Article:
Spiders go higher in the sky than any other living creature on our planet. Here is how it is done. When the baby spider is hatched, he just crawls up to a high point. It may be a grass stem or the side of a tree trunk, or a leaf on a plant. Then he upends – and off he goes!
Even though only a day old, he knows exactly what to do. Instead of a tail, the spider has a spinneret. Lifting it up in the air, he begins spinning his fine thread which catches in the wind and carries it away as the baby keeps reeling it out. Soon enough thread (about 9 feet [27.dm]) is in the air, and the baby is lifted off its feet and goes sailing!
This thread is actually a liquid which immediately hardens when the air touches it. For its size, the thread is stronger than steel, and can stretch without breaking.
Where did the baby learn this? Not from his mother. As soon as he becomes airborne, the little fellow climbs up on the silk line and walks on that fluttering thing as it is flying high! How can he do this and not fall off is a mystery. But he quickly become master of the airship.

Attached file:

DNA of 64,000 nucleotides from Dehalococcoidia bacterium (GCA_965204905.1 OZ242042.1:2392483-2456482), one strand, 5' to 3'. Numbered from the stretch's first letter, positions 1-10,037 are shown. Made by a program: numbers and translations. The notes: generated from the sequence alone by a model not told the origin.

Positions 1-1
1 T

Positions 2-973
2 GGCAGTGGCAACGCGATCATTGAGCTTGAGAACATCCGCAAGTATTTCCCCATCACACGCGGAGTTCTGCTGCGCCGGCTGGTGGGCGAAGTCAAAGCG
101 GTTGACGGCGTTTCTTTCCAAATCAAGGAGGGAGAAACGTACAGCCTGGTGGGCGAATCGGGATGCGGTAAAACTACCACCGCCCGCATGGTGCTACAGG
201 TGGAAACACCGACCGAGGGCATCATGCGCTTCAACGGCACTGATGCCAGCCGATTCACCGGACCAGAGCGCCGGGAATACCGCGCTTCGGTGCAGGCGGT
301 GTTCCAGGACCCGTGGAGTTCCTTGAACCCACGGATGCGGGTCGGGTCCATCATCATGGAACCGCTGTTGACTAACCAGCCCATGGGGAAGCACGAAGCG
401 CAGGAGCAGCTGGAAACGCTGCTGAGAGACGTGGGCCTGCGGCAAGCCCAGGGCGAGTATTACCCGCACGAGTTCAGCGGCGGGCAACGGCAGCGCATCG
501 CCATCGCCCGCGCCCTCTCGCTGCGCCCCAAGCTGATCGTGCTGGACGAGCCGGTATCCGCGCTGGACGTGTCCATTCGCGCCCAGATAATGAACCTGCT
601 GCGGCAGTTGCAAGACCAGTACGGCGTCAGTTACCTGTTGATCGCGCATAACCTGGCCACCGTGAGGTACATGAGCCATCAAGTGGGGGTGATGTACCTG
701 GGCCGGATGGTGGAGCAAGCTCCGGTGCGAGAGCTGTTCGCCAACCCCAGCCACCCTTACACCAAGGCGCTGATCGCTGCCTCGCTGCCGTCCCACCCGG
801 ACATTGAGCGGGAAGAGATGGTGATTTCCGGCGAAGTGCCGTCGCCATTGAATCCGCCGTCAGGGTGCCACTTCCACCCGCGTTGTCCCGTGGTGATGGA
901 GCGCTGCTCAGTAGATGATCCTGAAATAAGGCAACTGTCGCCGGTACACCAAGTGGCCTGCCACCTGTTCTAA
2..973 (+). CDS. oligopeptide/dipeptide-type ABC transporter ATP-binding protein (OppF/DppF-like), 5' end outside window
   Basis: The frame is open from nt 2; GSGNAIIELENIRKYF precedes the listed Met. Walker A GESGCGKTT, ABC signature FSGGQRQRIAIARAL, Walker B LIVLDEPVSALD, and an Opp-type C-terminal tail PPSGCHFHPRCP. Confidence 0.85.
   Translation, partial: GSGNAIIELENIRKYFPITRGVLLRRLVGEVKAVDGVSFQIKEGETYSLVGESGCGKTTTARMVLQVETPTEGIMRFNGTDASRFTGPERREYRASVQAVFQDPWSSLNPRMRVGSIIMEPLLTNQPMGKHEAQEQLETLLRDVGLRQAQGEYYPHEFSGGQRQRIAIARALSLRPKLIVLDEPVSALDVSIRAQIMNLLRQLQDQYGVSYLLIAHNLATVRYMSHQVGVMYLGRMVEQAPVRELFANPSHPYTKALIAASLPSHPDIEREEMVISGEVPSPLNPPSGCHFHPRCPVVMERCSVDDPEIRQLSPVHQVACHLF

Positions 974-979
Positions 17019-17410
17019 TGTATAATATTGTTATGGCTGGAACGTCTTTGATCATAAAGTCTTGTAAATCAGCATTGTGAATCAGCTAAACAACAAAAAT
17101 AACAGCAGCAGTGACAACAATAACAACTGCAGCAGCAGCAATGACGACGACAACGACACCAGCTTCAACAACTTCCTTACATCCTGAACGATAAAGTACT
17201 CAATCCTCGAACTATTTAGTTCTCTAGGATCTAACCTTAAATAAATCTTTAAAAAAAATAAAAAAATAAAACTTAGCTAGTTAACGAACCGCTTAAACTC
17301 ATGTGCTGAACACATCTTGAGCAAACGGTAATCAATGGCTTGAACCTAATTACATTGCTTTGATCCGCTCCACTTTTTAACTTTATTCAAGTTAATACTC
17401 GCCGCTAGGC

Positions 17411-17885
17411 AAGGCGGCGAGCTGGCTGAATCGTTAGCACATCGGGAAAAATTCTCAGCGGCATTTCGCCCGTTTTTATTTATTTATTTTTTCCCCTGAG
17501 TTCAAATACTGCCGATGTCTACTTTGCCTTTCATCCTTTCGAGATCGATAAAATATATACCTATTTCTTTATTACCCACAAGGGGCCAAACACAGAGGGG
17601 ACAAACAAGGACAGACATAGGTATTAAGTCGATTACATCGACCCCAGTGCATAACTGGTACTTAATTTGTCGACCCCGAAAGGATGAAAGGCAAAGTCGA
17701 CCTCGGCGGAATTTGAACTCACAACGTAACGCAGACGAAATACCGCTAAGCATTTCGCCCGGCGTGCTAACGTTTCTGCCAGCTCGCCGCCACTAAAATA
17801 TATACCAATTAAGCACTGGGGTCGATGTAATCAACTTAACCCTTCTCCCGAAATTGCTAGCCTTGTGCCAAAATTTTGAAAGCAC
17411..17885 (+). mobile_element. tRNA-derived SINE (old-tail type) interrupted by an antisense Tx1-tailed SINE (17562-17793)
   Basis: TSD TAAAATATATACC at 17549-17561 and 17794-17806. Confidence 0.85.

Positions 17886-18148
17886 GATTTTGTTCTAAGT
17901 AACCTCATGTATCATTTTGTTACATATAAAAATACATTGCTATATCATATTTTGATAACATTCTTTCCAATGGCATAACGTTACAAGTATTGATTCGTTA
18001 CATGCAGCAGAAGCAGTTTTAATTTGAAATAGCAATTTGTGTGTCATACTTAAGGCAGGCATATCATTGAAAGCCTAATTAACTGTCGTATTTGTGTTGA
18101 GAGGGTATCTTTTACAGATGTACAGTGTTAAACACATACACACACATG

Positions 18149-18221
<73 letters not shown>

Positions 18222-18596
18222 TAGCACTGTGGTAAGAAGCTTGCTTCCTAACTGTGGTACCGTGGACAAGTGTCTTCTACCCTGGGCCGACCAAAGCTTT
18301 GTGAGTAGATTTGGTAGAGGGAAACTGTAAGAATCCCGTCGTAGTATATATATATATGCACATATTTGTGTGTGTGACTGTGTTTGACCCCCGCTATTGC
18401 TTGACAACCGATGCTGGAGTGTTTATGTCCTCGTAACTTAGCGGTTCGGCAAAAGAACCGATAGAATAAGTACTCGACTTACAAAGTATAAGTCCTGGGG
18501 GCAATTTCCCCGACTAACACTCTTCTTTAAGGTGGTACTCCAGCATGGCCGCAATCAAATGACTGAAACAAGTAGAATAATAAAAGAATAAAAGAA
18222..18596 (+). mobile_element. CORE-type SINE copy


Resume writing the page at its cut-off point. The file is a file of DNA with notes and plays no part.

Arriving about halfway along the line, he pulls on it, tugs it here and there, and reels it underneath him. In this way the line now becomes a rudder which he uses to steer up or down!
Where did a one-day old, with a brain one-thousandths as large as a pin-head, get such excellent flying instruction? Soon he lands on something but generally only long enough to prepare for another flight, and off he goes again.
Scientists in airplanes have found baby spiders 15,000 feet [4875 m] up in the air! That is 3 miles [4.8 km] high!
Eventually the tiny creature will land. It may be several miles down the road, in a neighbouring state, or on an island far out at sea. Spiders are the first creatures to inhabit new volcanic islands.